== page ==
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Making up time

Making up time Making up time

Medford board forgives snow days for this year, sets plan for future years

The Medford School Board is drawing a line in the snow when it comes to bad weather days.

In response to staff requests to increase the number of snow days that will be forgiven without having to be made up, board members at Monday night’s school board meeting committed to meeting the minimum number of minutes of education required by the state and that if they were in danger of not, then administrator Pat Sullivan would bring it to the board with a plan on how to make up the time.

While board member Brian Hallgren had called for an absolute guarantee that the year would not go beyond Memorial Day weekend, even if it meant the potential of a lengthy increase in the school day or having school on a Saturday, other board members were unwilling to rule out going after Memorial Day in especially snowy years.

Typically the schools see between See MEDFORD on page 4 three and five snow days per year. Sullivan said the most he has seen was 11 snow days several years ago. So far this school year, the district has had five snow days. Sullivan noted that they have enough minutes of instruction to cover six days worth of snow days and still meet the state requirements.

Sullivan said he favored a plan to forgive up to the six days to avoid the need to come back after Memorial Day weekend. He also noted that he often gets teachers who complain about not getting paid for work they do in preparing for the school year in August. He noted he could answer the teachers’ complaints by noting they get paid for snow days.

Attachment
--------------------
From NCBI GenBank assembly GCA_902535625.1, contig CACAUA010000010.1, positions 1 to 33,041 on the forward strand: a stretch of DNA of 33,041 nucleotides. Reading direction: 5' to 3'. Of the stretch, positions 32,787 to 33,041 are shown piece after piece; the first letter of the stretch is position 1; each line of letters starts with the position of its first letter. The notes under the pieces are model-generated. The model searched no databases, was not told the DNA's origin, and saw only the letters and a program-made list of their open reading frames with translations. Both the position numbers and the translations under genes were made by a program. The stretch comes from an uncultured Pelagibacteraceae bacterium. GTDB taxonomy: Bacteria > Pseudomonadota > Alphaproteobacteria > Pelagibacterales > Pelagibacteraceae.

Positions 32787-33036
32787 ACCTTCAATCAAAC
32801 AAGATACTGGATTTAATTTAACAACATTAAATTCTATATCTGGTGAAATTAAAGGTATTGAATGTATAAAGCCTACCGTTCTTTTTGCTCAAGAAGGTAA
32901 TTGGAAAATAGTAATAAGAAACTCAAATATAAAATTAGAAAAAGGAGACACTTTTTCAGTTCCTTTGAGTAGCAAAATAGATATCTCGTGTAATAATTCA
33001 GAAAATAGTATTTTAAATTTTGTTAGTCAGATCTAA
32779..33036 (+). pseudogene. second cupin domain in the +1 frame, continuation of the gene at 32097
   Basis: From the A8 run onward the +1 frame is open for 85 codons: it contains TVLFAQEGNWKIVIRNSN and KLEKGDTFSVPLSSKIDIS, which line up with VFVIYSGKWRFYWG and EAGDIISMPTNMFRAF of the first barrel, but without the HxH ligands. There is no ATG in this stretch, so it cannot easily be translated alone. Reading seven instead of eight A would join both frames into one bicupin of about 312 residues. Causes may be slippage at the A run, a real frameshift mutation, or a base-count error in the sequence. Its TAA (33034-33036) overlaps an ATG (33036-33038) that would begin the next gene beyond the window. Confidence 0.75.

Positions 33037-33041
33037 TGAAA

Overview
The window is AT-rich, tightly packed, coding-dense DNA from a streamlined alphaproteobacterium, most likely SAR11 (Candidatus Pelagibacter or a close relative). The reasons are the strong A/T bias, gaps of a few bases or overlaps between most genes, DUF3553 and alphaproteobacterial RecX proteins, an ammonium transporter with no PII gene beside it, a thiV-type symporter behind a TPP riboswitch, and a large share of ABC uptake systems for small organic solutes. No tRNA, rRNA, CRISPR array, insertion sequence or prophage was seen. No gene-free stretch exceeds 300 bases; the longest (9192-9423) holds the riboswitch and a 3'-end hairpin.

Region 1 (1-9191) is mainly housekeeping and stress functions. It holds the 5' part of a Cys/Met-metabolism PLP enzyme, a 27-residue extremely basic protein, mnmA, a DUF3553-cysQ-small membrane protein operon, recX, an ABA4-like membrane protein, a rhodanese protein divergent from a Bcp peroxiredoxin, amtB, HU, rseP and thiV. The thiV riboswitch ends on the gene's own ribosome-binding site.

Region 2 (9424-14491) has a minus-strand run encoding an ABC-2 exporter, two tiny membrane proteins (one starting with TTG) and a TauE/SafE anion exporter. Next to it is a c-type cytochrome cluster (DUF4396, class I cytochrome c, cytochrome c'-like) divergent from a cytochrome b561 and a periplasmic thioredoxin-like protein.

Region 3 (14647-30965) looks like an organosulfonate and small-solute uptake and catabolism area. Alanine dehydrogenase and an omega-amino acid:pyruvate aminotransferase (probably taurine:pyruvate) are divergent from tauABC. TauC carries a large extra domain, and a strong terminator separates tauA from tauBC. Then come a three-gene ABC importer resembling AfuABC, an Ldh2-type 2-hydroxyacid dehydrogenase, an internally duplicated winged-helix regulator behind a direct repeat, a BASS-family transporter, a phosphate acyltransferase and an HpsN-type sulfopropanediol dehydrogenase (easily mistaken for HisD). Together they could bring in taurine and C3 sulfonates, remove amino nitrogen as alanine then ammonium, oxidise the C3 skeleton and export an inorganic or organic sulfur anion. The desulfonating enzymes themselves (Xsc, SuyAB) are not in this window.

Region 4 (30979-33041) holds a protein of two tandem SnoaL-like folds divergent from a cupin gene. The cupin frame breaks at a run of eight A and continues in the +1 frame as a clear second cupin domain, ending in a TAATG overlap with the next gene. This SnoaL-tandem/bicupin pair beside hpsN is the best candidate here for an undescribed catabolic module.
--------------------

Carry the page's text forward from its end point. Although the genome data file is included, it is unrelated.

One of the things that makes the snow day discussion confusing is that while most people talk about school days, the state actually measures instructional minutes. The district has the option to make incremental increases in the school day to allow more flexibility in its schedule. This was done earlier this year with the increase of minutes for Stetsonville Elementary School.

It took a few tries before board members could come to an agreement on how to proceed. The first motion would meet the state required minutes (meaning it would allow up to six snow days) and after that point Sullivan would be empowered to make changes to the school day to meet the required number going past Memorial Day without any additional board action. That failed on a 5-4 vote.